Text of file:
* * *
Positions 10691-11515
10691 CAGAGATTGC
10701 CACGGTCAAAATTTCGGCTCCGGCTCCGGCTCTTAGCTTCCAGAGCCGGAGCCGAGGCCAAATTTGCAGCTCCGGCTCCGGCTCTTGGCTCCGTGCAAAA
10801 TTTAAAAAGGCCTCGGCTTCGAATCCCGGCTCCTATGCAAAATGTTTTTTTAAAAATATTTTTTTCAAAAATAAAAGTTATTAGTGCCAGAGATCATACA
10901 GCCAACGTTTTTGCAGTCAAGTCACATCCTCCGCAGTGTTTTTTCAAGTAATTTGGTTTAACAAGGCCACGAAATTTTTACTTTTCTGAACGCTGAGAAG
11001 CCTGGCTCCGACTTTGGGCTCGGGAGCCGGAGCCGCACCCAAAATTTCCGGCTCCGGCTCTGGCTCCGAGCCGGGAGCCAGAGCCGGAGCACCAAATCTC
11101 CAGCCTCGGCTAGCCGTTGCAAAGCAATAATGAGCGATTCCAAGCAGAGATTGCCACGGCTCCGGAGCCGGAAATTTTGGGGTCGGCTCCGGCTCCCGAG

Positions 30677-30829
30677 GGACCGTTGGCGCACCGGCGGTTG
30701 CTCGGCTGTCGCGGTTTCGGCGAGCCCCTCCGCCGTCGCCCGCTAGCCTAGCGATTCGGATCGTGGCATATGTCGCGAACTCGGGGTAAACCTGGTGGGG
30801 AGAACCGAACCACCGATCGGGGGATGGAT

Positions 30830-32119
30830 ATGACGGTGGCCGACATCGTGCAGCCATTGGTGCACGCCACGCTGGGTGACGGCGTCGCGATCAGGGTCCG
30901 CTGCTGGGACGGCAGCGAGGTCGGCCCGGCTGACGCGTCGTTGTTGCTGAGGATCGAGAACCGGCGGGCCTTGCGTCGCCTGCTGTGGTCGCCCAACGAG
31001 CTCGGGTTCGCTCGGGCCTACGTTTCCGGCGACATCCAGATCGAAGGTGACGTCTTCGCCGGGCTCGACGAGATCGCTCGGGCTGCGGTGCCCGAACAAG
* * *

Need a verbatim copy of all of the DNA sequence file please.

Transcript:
Positions 10691-11515
10691 CAGAGATTGC
10701 CACGGTCAAAATTTCGGCTCCGGCTCCGGCTCTTAGCTTCCAGAGCCGGAGCCGAGGCCAAATTTGCAGCTCCGGCTCCGGCTCTTGGCTCCGTGCAAAA
10801 TTTAAAAAGGCCTCGGCTTCGAATCCCGGCTCCTATGCAAAATGTTTTTTTAAAAATATTTTTTTCAAAAATAAAAGTTATTAGTGCCAGAGATCATACA
10901 GCCAACGTTTTTGCAGTCAAGTCACATCCTCCGCAGTGTTTTTTCAAGTAATTTGGTTTAACAAGGCCACGAAATTTTTACTTTTCTGAACGCTGAGAAG
11001 CCTGGCTCCGACTTTGGGCTCGGGAGCCGGAGCCGCACCCAAAATTTCCGGCTCCGGCTCTGGCTCCGAGCCGGGAGCCAGAGCCGGAGCACCAAATCTC
11101 CAGCCTCGGCTAGCCGTTGCAAAGCAATAATGAGCGATTCCAAGCAGAGATTGCCACGGCTCCGGAGCCGGAAATTTTGGGGTCGGCTCCGGCTCCCGAG

Positions 30677-30829
30677 GGACCGTTGGCGCACCGGCGGTTG
30701 CTCGGCTGTCGCGGTTTCGGCGAGCCCCTCCGCCGTCGCCCGCTAGCCTAGCGATTCGGATCGTGGCATATGTCGCGAACTCGGGGTAAACCTGGTGGGG
30801 AGAACCGAACCACCGATCGGGGGATGGAT

Positions 30830-32119
30830 ATGACGGTGGCCGACATCGTGCAGCCATTGGTGCACGCCACGCTGGGTGACGGCGTCGCGATCAGGGTCCG
30901 CTGCTGGGACGGCAGCGAGGTCGGCCCGGCTGACGCGTCGTTGTTGCTGAGGATCGAGAACCGGCGGGCCTTGCGTCGCCTGCTGTGGTCGCCCAACGAG
31001 CTCGGGTTCGCTCGGGCCTACGTTTCCGGCGACATCCAGATCGAAGGTGACGTCTTCGCCGGGCTCGACGAGATCGCTCGGGCTGCGGTGCCCGAACAAG